So why have them, then? Let's discard electioneering--though this may be a valid reason for Netanyahu, it would certainly not be considered valid by the average Israeli. One reason I've encountered is that doing nothing is simply not an option. For one thing, they claim that doing nothing would embolden Hamas since they wouldn't be taking any risk. Thus, as bad as war is, doing nothing would ultimately be worse. This is speculative enough that it becomes implausible to argue about it based on evidence (who of us actually knows what would happen if Israel restrained itself completely in the face of rocket attacks, weapons smuggling, etc.?). Another argument is that, even if doing nothing would actually result in less death and destruction, it's simply not an option. Defending its citizens is a vital role of the government (in fact, Obama often claims that's his first duty, not defending the constitution as in his oath of office), and one that can't be abdicated. I'm not sure if the idea is that the citizenry wouldn't accept it or what. But it is plausible. Just think back to how much trouble Gilad Shalit's captivity stirred up for the government because his family and many other people felt not enough was being done to get him back. Now imagine what would happen if the government adopted a policy of doing nothing in response to rocket fire from Gaza. At such a point, there's really nothing I can say. It seems like a genuine impasse: even if the government adoped the short-term policy I recommend, the only result would be it would get tossed out before too long.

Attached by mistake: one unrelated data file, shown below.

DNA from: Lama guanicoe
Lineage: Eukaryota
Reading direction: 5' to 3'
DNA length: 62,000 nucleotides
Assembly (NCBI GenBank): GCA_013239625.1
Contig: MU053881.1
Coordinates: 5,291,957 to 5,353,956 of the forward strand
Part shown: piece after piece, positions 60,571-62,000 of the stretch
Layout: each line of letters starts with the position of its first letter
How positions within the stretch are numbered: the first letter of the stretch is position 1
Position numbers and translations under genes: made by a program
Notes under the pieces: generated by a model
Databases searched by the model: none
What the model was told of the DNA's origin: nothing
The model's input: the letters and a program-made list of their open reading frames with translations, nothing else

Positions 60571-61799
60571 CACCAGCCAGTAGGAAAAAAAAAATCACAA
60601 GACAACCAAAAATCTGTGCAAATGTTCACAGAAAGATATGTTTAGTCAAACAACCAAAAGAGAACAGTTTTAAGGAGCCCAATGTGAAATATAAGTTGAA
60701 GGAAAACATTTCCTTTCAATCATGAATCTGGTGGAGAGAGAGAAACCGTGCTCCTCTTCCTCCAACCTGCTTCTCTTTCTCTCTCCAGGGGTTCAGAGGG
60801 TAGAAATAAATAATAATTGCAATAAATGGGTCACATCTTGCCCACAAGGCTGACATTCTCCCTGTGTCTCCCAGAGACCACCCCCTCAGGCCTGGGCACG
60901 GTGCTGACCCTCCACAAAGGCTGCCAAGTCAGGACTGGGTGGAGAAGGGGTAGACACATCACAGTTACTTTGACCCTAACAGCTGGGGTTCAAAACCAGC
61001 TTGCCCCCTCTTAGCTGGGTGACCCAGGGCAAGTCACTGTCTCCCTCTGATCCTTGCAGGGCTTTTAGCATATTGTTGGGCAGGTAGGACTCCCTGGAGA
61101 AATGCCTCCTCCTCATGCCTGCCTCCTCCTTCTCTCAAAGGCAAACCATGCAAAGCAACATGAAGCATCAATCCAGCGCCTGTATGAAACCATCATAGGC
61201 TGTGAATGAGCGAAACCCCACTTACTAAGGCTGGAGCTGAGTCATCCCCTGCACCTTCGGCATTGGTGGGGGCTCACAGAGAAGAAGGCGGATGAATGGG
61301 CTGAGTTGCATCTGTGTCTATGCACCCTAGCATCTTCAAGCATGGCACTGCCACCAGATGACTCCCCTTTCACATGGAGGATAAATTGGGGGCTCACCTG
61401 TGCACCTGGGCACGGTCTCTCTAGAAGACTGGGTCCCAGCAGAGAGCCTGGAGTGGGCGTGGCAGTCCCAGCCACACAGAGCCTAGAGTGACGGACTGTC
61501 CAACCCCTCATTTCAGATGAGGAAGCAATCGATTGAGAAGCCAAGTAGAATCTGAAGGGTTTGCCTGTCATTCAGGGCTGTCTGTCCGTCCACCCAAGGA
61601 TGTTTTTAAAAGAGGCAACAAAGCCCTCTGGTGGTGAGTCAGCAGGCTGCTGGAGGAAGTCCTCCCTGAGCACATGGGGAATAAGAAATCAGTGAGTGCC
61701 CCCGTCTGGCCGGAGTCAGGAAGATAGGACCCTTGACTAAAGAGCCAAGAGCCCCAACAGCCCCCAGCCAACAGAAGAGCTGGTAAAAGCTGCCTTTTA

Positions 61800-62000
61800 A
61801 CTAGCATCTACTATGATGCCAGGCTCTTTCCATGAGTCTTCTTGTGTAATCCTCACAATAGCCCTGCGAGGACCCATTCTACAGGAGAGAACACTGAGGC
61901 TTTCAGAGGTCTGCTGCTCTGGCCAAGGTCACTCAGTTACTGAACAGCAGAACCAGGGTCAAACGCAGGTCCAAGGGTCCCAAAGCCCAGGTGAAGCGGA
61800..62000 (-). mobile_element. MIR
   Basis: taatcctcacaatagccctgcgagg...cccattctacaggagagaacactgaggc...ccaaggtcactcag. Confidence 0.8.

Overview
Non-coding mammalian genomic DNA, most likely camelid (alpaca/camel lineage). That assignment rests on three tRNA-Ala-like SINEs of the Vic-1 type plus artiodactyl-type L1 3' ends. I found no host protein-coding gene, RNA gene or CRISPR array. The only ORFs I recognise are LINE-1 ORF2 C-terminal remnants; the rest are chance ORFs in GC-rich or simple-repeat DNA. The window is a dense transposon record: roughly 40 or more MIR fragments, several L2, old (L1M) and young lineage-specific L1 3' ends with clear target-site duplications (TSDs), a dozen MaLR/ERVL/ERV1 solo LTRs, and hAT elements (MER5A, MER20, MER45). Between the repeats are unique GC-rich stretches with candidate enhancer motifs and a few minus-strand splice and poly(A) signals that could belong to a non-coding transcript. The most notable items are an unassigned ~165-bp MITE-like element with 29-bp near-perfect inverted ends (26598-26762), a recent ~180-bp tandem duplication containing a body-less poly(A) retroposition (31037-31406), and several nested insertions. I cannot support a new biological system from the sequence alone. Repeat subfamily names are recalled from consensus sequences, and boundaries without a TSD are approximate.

3. Double standards and anti-semitism. Here I have to say I'm torn. There is little doubt in my mind that Israel gets a disproportionate amount of criticism. The Israeli government's admittedly outrageous policies get much more attention that far more outrageous policies in other countries. Israelis often make the claim that Israeli Arabs are freer than Arabs in any of the Arab countries. And even if this isn't quite true, there is something to that. e.g. torture in Bahrain:
Torture during the Bahraini uprising (2011–present) has been described in many human rights reports as being widespread and systematic; 64% of detainees (1866 individuals) reported being tortured. At least five individuals died as a result.
Or consider the genocide in Darfur: granted it has at various times received a lot of attention, but I'd say it involves what is an entirely different level of atrocity. Now, the thing to say about the double-standard is that it doesn't justify Israel's actions. That's true. But, at the same time, it is always there in the background.
4. Zionism and the Holocaust. We must keep in mind that Israel is the only Jewish country in the world. Many people think that Israel being official a Jewish country is racist, etc. And maybe they're right. But the vast majority of them live in a country where their religion (or their family's religion) makes up the majority of the population. And anti-semitism is very real (though it's far less of a problem in the US than in Europe), as the bar scene in Borat vividly made clear (UPDATE: apparently the scene might have been misleading in that it was only part of his perfromance, but there are many real examples of anti-semitic incidents every year) , as did the Holocaust of course. Comments such as Helen Thomas's, besides the hypocrisy involved in light of the US's own history with America's natives, betray a lack of understanding of the fact that the Jews simply have no home outside of Israel.
Now, to wrap up, let me point out that I've avoided completely any talk of peace or ending the occupation. That is a separate matter. Of course, that is the only real solution, so the issues are intimately related. However, when there's a war, the focus of discussion is naturally the war itself.
Disclaimer: as usual, YMMV. And if I come off as too pro-Israel here, all I can say is it's all relative. For some perspective, try conversing with a Likudnik and then reread what I wrote.